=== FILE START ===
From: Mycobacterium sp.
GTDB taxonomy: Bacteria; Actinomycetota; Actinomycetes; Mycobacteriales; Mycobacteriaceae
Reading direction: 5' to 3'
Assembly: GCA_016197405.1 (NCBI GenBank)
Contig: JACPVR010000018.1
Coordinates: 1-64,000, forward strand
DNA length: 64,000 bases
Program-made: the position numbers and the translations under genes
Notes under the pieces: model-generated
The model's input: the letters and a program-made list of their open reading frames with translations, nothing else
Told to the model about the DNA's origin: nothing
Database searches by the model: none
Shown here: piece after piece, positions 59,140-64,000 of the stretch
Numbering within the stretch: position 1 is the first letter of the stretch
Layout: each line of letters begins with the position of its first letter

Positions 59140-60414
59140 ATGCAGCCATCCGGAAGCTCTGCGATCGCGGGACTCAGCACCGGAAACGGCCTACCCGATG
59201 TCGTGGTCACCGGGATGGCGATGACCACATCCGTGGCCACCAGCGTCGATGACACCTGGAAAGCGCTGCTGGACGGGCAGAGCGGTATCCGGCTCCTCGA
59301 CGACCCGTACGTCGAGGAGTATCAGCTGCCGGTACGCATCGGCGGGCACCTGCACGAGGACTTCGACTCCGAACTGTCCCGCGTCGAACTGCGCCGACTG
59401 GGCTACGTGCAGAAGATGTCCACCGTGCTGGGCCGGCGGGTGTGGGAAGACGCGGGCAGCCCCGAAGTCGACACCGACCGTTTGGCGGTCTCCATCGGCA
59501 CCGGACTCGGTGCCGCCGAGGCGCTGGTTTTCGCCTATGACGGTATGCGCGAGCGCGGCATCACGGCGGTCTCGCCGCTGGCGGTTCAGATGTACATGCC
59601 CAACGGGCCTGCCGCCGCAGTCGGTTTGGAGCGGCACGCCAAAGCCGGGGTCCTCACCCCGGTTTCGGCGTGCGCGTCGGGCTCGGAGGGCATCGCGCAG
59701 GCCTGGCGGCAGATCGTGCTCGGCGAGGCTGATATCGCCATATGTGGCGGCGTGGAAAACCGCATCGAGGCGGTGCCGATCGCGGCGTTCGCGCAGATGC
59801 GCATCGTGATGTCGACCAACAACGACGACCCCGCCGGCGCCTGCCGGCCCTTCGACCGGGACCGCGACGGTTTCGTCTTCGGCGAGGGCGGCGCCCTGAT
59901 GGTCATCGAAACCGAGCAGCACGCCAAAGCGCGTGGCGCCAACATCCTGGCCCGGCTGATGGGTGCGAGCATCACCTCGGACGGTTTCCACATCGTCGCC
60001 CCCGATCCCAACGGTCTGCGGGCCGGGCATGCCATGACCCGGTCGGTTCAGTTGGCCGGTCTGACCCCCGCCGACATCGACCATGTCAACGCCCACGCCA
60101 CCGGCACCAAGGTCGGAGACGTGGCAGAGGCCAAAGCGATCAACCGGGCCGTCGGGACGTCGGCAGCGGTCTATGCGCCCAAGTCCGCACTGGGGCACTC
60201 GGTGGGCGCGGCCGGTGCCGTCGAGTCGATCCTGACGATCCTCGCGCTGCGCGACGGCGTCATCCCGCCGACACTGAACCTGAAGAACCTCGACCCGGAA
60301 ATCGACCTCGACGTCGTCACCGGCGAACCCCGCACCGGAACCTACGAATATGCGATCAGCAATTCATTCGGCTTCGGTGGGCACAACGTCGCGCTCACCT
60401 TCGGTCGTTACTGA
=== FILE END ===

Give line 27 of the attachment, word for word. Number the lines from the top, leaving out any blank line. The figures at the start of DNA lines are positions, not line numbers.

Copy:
60101 CCGGCACCAAGGTCGGAGACGTGGCAGAGGCCAAAGCGATCAACCGGGCCGTCGGGACGTCGGCAGCGGTCTATGCGCCCAAGTCCGCACTGGGGCACTC